A recently released report, "Ready, Willing and Unable to Serve," states that the military had one of its best recruiting years since the draft ended in 1973. This is especially surprising since about 75 percent of the country's 17- to 24-year-olds are ineligible for military service, largely because they are poorly educated, overweight and have physical ailments that make them unfit for the armed forces, according to the report issued Thursday.
"When you get kids who can't do push-ups, pull-ups or run, this is a fundamental problem not just for the military but for the country," said Curtis Gilroy, the Pentagon's director of accessions policy. Many kids are not "taking physical education in school; they're more interested in sedentary activities such as the computer or television. And we have a fast-food mentality in this country."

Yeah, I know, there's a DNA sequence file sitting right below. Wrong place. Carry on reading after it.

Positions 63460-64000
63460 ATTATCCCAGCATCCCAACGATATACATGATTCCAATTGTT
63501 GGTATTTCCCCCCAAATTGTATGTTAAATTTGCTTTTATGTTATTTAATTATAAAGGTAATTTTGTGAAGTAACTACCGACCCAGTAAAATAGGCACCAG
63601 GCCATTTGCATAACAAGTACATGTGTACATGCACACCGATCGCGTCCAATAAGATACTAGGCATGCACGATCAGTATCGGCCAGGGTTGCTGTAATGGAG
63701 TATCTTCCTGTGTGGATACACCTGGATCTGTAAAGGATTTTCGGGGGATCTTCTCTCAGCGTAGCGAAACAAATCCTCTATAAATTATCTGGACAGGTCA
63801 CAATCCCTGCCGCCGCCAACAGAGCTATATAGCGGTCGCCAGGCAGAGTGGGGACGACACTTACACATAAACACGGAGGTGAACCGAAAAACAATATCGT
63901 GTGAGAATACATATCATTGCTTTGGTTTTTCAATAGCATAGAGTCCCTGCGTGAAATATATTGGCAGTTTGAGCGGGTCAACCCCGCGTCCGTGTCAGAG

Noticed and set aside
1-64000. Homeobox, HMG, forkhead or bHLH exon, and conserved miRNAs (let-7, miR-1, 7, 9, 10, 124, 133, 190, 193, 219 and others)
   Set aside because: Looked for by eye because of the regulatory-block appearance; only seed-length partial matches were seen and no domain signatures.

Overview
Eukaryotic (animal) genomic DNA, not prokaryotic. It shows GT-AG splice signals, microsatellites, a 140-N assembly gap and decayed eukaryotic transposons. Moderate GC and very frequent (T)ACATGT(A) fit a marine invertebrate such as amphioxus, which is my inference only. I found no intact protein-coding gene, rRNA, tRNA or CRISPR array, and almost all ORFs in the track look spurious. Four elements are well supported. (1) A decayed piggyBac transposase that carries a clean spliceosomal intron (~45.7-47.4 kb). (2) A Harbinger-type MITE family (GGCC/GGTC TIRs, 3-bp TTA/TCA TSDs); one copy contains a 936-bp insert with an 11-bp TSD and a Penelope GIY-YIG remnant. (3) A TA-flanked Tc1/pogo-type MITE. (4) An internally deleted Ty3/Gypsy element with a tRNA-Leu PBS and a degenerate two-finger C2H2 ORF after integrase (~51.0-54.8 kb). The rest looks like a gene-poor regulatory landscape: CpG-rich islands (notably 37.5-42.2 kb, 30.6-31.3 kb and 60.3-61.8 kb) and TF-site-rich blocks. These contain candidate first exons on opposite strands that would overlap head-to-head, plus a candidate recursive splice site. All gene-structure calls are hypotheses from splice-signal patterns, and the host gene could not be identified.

So how did the military hit its recruiting goals? Military officials say their recent success is due to increased spending on recruiting and bonuses, which in the Army went from an average of less than $8,000 in 2000 to more than $18,000 in 2008. A dismal economy, which drove up civilian unemployment, helped fill the ranks as well.
Monday, November 9, 2009
Obesity and Lack of Physical Education Obstacles to Military Readiness